Prices will depend on your health plan and the surgery you need. Sometimes, these routine procedures may be cheaper when they’re done in hospital outpatient departments. So Dr. Ramos suggests asking for a full breakdown of costs ahead of time. That way, there’s no sticker shock. 

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What are the downsides of an outpatient surgery center? 

Outpatient surgery centers offer a lot of perks. But they’re not always the right choice, depending on what care you need. 

They may not be able to handle complications. When doctors do surgery, they might encounter something they didn’t expect, Dr. Ramos says. A hospital could have extra specialists and nurses or equipment on hand if needed. But that’s often not an option in these smaller surgery centers. As a result, if your surgeon finds something unexpected, “there’s a risk your procedure could be stopped and you’ll have to go somewhere else,” says Dr. Ramos. And that could drag out your care and recovery time. 

There may be no room to stay overnight if you need to. Let’s say that, for whatever reason, you can’t go home after your surgery. Most of these ambulatory centers don’t have space for you to stay overnight. They’d likely need to have you transferred to another facility, such as a hospital, says Dr. Ramos. 

They may not offer the type of surgery you need. Outpatient surgery centers can be helpful for certain procedures. But you may not be able to get the specific surgery you need for your issue, Dr. Ramos notes. Or your case may be more complex than the center or clinic can handle. 

Is outpatient surgery right for you?  

Like most health care issues, it depends. Sometimes the decision isn’t up to you. It may just depend on whether the specialist or facility has access. Or your procedure might require you to go to the hospital.  

But if everything checks out and you can go to an outpatient surgery center, do some research. Ask the surgeon or your doctor about the facility’s credentials, suggests Dr. Ramos. 

Also find out about the potential risks and complications of the surgery. That includes how often they take place.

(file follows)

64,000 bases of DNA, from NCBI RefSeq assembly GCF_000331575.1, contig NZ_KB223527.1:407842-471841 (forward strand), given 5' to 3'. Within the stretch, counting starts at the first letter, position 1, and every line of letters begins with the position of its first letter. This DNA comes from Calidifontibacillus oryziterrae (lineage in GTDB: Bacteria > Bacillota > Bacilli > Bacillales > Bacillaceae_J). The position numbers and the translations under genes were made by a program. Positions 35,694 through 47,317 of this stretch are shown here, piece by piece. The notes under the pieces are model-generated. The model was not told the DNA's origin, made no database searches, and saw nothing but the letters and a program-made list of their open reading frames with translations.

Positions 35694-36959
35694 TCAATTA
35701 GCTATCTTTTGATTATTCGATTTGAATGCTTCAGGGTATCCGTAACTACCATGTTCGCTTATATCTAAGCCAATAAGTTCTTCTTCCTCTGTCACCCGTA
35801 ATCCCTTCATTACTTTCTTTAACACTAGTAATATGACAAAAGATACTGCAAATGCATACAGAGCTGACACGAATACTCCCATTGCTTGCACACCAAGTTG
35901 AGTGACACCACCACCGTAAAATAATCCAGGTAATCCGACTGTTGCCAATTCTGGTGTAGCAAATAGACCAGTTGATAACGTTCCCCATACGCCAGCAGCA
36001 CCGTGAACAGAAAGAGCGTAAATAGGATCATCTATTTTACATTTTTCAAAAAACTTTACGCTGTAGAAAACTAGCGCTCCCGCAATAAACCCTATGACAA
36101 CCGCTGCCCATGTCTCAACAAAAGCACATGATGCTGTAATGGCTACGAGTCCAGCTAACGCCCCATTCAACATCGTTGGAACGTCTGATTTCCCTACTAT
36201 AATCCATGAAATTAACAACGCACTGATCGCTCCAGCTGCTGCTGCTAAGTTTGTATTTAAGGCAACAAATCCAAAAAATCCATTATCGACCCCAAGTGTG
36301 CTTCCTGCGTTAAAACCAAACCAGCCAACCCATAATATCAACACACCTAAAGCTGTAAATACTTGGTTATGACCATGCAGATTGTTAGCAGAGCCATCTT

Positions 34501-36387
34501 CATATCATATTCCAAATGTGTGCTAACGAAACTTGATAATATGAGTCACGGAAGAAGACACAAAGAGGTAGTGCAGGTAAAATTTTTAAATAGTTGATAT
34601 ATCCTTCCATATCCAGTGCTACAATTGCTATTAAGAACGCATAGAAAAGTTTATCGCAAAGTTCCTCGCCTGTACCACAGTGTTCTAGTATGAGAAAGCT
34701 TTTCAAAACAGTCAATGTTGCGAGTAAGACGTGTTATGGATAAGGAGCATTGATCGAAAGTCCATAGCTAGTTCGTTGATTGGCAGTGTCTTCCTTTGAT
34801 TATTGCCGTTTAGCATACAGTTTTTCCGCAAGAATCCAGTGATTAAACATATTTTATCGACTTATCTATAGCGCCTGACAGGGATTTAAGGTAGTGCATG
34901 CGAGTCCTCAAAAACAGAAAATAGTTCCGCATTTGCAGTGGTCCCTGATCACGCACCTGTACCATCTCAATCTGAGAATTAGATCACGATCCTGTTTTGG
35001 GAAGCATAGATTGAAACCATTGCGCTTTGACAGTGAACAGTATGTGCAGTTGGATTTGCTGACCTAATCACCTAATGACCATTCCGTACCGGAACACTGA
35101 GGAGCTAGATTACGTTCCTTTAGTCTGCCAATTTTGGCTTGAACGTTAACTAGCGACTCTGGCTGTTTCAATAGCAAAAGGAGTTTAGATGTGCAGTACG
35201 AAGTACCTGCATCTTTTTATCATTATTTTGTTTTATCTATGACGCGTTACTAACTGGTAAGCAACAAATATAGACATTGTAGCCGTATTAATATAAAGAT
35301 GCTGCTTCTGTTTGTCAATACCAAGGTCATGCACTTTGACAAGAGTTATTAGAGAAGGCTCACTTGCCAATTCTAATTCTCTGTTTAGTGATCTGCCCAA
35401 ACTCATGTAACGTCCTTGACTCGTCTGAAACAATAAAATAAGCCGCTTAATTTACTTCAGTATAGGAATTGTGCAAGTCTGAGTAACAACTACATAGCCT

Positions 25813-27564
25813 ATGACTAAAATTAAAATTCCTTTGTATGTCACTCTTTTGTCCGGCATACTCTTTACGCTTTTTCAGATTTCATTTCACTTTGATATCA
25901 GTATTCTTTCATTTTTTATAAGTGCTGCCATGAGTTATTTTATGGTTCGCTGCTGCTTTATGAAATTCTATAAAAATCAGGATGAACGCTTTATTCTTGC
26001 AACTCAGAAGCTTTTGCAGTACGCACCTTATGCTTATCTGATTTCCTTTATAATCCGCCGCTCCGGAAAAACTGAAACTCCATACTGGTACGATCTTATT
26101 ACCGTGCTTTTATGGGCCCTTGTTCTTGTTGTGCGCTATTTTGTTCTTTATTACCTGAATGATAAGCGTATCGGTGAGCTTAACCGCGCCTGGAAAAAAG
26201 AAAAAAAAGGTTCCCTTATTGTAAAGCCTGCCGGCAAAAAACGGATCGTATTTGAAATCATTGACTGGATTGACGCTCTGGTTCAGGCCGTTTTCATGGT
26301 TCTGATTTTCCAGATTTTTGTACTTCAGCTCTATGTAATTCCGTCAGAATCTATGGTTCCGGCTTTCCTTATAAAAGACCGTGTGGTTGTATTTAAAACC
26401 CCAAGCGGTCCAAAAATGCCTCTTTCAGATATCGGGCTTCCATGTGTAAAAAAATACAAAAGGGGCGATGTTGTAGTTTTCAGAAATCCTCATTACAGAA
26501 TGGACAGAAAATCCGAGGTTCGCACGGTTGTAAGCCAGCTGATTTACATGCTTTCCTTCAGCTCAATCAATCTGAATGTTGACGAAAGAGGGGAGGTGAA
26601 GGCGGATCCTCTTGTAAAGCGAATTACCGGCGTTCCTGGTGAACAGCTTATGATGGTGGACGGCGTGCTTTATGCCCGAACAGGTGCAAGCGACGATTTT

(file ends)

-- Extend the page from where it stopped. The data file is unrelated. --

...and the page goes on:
Your doctor should give you instructions to follow before the surgery. These will cover things such as whether you need to stop taking medications, when to stop eating and drinking before surgery, and what to expect the day of your procedure.3, 11 

At Optum, your doctors and specialists are happy to answer your questions. They’ll walk you through the ins and outs of your outpatient surgery ahead of time. That way you can rest easy, knowing that you’ll go in for the surgery and be back in your own bed, safe and sound, the same day. 


  1. Centers for Disease Control and Prevention. Outpatient surgery. Last reviewed August 12, 2022. Accessed January 29, 2024.  
  2. Medicare.gov. Inpatient or outpatient hospital status affects your cost. Accessed January 29, 2024. 
  3. American Society of Anesthesiologists. Outpatient surgery. Accessed January 29, 2024. 
  4. Mayo Clinic. General anesthesia. Last updated February 16, 2023. Accessed January 29, 2024. 
  5. Mayo Clinic. Cataract surgery. Updated September 9. 2023. Accessed March 14, 2024. 
  6. American Cancer Society. Colonoscopy. Last updated February 16, 2024. Accessed March 14, 2024. 
  7. Mayo Clinic. Mohs surgery. Last updated August 23, 2022. Accessed March 14, 2024. 
  8. American Cancer Society. Breast-conserving surgery (lumpectomy). Last updated October 27, 2021. Accessed March 14, 2024. 
  9. National Library of Medicine: Medline Plus. Prostate resection—minimally invasive. Last reviewed April 21, 2023. Accessed March 14, 2024. 
  10. Journal of American Academy of Orthopedic Surgery. Ambulatory surgery centers versus hospital outpatient departments for orthopaedic surgeries. Published March 1, 2022. Accessed January 29, 2024. 
  11. National Library of Medicine: Medline Plus. The night before your surgery. Last reviewed June 8, 2022. Accessed March 14, 2024.